In China-U.S. trade relations’ own game of chicken, China is to impose new tariffs on U.S. chicken imports in retaliation for what it says are unfair U.S. subsidies to American poultry farmers by way of cheap feed. A new tariff of up to 31.4% comes on top of up to 105.4% tariffs imposed earlier this year in response to alleged dumping.
The move comes just when bilateral relations seemed to be coming out of a choppy period with the yuan’s peg to the dollar the main point of contention. However, China started an anti-dumping and anti-subsidy investigations into U.S. poultry imports last September.
Last year, U.S. poultry producers sold $722 million worth of chicken and chicken part, mostly wings and feet, to Chinese consumers, and accounted for 90% of China’s chicken imports in the first half of the year, Xinhua says. That trade will be effectively ended by the new tariffs. This is also the first time China has imposed tariffs on agri-imports on the grounds of subsidies, though it has done so with industrial products, notably U.S. steel.
China is a winner from the World Bank’s $86 billion capital increase agreed at the World Bank/IMF annual meeting, but a winner of a battle to raise the voting power of the developing nations in the multilateral financial institutions, not of the war itself.
Beijing will take some satisfaction from having its voting share raised to 4.42% from 2.77%. Among its fellow BRIC’s, India’s share was increased to 2.91% from 2.77% and Brazil’s to 2.24% from 2.06%. China’s larger increase means it surpasses Europe’s largest economy, Germany, in the pecking order at the World Bank and leaves it behind only the United States and Japan.
The U.S. still has a 15.85% voting share. With the World Bank requiring an 85% vote to pass any fundamental change, that gives Washington veto power. And it is not going to give that up willingly. The cycle of five year reviews of voting rights also agreed at the World Bank/IMF meeting gives it a measured timetable to slow the issue being forced. The rich countries also dominate the boards of the World Bank and the IMF. Beijing still has to chip away at that, too.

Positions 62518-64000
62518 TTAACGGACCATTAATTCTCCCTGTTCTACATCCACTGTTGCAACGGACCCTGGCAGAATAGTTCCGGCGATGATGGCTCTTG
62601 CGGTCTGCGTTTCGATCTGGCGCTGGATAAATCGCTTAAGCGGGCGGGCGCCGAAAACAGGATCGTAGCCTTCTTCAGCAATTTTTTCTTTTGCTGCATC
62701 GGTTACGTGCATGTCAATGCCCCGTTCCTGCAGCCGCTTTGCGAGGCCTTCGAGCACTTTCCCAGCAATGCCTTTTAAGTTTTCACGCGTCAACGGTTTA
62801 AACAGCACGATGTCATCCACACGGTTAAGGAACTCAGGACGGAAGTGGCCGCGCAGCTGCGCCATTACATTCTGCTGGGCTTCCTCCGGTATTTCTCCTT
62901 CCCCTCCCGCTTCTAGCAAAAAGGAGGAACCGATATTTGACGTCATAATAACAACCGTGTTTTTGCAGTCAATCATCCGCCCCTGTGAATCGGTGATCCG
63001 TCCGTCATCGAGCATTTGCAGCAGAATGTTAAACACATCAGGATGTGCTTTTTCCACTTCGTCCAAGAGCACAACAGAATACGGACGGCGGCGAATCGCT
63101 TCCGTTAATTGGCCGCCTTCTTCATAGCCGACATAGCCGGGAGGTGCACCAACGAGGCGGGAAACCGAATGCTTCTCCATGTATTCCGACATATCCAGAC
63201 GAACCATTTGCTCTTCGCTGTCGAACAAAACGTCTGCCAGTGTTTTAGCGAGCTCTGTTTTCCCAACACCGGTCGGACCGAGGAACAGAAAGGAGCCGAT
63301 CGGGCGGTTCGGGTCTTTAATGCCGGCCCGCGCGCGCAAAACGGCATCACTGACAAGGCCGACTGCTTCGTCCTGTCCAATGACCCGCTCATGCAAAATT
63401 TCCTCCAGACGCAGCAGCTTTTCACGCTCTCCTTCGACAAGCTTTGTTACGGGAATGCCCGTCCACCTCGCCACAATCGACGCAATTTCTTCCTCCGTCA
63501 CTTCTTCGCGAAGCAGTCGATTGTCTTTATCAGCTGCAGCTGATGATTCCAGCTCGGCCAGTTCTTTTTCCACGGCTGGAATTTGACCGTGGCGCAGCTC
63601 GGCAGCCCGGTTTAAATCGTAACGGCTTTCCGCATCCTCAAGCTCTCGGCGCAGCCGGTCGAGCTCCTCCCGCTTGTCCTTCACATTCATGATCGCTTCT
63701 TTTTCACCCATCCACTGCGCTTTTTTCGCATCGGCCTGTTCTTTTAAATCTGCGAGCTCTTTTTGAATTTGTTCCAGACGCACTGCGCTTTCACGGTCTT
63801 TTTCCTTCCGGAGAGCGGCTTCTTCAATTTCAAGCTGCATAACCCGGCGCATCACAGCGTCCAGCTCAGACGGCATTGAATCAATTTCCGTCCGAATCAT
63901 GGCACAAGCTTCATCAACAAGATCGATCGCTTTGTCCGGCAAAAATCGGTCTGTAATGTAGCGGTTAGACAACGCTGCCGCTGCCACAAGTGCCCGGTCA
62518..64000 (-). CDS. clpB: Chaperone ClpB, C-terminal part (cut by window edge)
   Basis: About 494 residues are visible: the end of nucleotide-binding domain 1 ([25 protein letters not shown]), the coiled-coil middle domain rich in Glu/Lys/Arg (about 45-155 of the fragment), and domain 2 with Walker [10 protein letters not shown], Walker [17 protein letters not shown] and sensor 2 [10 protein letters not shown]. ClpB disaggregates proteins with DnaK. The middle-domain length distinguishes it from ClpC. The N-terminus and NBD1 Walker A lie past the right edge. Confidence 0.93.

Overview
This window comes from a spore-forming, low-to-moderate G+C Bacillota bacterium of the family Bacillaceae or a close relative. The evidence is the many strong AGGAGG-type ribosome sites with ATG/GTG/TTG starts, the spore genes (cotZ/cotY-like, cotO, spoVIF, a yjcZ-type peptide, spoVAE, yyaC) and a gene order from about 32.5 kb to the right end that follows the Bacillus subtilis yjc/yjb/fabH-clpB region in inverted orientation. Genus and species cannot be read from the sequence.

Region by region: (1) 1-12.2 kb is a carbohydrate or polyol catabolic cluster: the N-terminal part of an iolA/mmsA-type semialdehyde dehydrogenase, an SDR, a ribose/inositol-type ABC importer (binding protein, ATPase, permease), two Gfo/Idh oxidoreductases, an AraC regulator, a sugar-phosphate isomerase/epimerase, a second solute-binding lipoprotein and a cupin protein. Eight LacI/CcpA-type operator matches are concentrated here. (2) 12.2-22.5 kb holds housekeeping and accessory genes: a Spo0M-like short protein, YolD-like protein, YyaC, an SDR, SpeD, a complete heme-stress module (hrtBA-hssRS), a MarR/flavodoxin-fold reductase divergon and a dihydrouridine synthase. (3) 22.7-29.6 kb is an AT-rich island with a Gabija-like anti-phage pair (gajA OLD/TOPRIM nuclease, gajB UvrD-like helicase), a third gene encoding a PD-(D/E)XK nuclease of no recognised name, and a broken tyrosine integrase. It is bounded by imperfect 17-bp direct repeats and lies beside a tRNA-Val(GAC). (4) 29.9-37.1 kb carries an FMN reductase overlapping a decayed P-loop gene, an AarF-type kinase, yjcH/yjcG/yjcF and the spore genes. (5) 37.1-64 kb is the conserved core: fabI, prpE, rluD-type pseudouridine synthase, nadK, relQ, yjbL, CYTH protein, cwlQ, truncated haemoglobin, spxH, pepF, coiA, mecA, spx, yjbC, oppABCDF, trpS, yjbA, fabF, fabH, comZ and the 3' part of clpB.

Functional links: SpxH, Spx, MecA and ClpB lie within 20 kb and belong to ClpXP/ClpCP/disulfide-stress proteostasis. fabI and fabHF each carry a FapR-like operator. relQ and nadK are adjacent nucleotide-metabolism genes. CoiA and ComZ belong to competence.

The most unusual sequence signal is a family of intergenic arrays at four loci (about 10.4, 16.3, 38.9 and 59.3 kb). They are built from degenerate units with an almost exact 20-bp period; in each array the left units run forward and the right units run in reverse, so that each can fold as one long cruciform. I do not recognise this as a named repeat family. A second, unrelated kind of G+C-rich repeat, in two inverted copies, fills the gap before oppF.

The Beijing Olympics, we still think, was a demonstration of China’s emerging standing and influence on the world stage intended primarily for a domestic audience. We have no doubt that the Shanghai Expo, which opens on May 1, is to demonstrate China’s soft power to the rest of the world. In that, it echoes what Japan did with the 1964 Tokyo Olympics and then its Expo in Osaka six years later, which we now look back on as Japan Inc’s coming out. Beijing has telescoped the time line to two years, but the fact that it is spending twice as much to host the Shanghai spectacular than it did the Olympics is all you really need to know.
While no official explanation of the replacement of Wang Lequan as had of the Party in Xinjiang has been publicly given, the change follows an internal meeting earlier this week that reviewed the unrest in the western province where rioting last July left nearly 200 people dead. Zhang Chunxian, previously party boss in Hunan, takes over as party secretary, the most powerful post in the province, while Wang, who has close links to President Hu Jintao and has been in the Politburo since 2002 with responsibility for ethnic minority affairs, moves to a party job in Beijing. There he will be deputy secretary of the political and legislative affairs committee of the Party’s Central Committee, Xinhua reports. That will be interpreted as a demotion, though now 65 Wang has held the job since 1995.